Apparently in Sweden, having an Aladdin Chocolate Box is a Christmastime tradition. When the company decided to introduce a new flavor a few years ago, it meant that a traditional flavor was getting the boot. The company put it up to the public to decide which flavors would be saved. Dubbed “Save Christmas,” the massive social marketing campaign was a huge success; the box got more votes than the the most voted for candidate in the Swedish election for European Parliament in 2009. Crazy, right? What’s even crazier is that the brand experienced a 26% holiday season sales increase from the previous year! Ahh, the power of engagement.
DO Find a Voice
A company’s social media managers are always told to develop a voice for the brand. With every company and their mothers on Facebook, Twitter, Instagram and Pinterest, there has to be a way to make yourself stand out. Some brands find their voice seamlessly by knowing their audience. Others have a trickier task at hand.
Sharpie gets Creative
A few times a week, Sharpie “eats its own dogfood” by posting Instagram photos of fun, quirky drawings made with Sharpie permanent markers. An aesthetically pleasing way of showcasing its products’ capabilities, Sharpie’s social marketing people definitely know what their Instagram audience want to see.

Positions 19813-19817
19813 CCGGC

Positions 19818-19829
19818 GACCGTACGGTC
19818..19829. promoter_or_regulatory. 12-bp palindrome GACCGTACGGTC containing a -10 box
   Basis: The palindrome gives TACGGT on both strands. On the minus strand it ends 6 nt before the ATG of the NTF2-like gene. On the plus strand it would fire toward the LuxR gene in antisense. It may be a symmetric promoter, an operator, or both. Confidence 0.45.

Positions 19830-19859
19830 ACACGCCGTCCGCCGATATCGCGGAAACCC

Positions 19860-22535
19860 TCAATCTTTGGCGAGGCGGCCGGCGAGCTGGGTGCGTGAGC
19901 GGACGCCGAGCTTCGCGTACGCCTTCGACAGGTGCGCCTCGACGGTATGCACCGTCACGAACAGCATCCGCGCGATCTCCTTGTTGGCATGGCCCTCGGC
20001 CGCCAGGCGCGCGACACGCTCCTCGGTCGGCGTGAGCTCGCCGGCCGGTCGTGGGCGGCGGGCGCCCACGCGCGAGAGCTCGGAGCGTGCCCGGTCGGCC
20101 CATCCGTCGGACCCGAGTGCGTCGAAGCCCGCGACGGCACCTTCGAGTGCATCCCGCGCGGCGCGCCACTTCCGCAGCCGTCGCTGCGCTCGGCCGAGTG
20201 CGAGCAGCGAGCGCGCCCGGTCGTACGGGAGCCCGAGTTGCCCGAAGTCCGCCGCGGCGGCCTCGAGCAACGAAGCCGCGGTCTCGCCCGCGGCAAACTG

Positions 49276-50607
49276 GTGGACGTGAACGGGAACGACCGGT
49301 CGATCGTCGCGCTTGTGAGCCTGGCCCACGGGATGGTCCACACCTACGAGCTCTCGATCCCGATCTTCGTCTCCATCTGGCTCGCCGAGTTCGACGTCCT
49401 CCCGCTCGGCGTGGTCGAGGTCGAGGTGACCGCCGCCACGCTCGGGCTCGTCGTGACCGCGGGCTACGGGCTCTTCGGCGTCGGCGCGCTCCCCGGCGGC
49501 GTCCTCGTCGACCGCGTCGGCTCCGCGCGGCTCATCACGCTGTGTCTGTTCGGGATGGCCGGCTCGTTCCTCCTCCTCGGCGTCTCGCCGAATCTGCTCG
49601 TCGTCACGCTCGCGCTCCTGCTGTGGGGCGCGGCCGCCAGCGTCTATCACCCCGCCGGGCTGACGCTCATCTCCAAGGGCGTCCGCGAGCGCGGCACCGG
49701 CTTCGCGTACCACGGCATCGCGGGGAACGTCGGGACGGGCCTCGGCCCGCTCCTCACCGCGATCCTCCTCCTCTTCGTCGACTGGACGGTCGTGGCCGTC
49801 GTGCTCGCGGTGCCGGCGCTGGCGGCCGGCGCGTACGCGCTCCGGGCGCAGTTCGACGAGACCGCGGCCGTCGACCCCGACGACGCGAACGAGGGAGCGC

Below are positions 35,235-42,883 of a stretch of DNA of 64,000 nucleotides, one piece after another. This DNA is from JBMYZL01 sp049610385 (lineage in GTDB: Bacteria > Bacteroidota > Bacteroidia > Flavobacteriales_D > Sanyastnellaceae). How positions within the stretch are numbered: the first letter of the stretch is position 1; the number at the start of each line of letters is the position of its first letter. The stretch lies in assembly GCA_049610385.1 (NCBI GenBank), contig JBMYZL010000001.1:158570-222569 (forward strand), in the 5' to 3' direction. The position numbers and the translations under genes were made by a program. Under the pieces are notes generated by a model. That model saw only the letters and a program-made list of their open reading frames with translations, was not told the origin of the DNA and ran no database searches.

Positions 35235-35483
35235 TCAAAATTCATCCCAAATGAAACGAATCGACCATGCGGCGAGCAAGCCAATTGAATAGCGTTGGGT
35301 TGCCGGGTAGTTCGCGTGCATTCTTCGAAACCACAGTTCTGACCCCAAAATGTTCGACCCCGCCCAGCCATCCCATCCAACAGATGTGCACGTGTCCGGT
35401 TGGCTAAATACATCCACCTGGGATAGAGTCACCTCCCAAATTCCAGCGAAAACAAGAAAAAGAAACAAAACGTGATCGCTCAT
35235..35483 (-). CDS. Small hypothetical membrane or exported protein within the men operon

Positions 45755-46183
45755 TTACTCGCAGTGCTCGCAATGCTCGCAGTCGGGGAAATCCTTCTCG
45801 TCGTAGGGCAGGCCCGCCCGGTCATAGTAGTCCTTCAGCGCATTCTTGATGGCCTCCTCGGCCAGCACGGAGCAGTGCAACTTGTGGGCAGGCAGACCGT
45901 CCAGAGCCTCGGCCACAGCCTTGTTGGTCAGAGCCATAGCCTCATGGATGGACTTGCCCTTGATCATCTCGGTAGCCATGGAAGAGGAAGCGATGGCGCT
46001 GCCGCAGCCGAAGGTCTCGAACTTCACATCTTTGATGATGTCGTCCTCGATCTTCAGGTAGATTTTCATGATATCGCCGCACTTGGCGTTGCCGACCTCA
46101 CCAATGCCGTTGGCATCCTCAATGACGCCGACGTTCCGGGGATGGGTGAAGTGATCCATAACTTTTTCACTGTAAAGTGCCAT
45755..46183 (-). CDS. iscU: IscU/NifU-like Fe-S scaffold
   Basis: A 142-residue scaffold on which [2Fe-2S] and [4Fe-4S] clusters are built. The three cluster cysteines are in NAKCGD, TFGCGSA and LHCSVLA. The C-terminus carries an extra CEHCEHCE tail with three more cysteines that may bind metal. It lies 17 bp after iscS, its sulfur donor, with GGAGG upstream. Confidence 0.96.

Lululemon Becomes a Lifestyle Brand
If you just looked at their website, you’d think ultra-hip Lululemon was just a fitness clothing brand. If you take a look at their Facebook, Pinterest, and Instagram, you’ll see that Lululemon is more than just a brand; it’s a lifestyle. Despite elusive sales and price tags upwards of $100, Lululemon-heads continue to flock to company’s stores and to its social media profiles in an almost cult-like manner. By offering Pinterest boards that are yoga-focused, inspirational, or otherwise connect pinners with Lululemon’s Ambassadors, followers get a glimpse of what the Lululemon lifestyle really looks like.
Charmin’s Charming(?) Campaign
Perhaps I’m biased because I’ve always found Charmin’s TV ads a little awkward. For as long as I can remember, they’ve been pretty upfront about the business that goes down in the bathroom – and that’s fine, they’re a toilet paper brand. But take a look at their Twitter feed. Is that taking it to a new level that flirts with TMI? The Charmin voice is kooky, silly, and certainly not afraid to make bathroom jokes. I admire their desire to be humorous, but it’s tweets like “So, we had a lot of coffee and oatmeal for breakfast today. Any guesses as to what time we’ll #tweetfromtheseat?” with follow up tweets like “For those of you keeping track, it was at 12:23.” that bother me. Am I being too coy?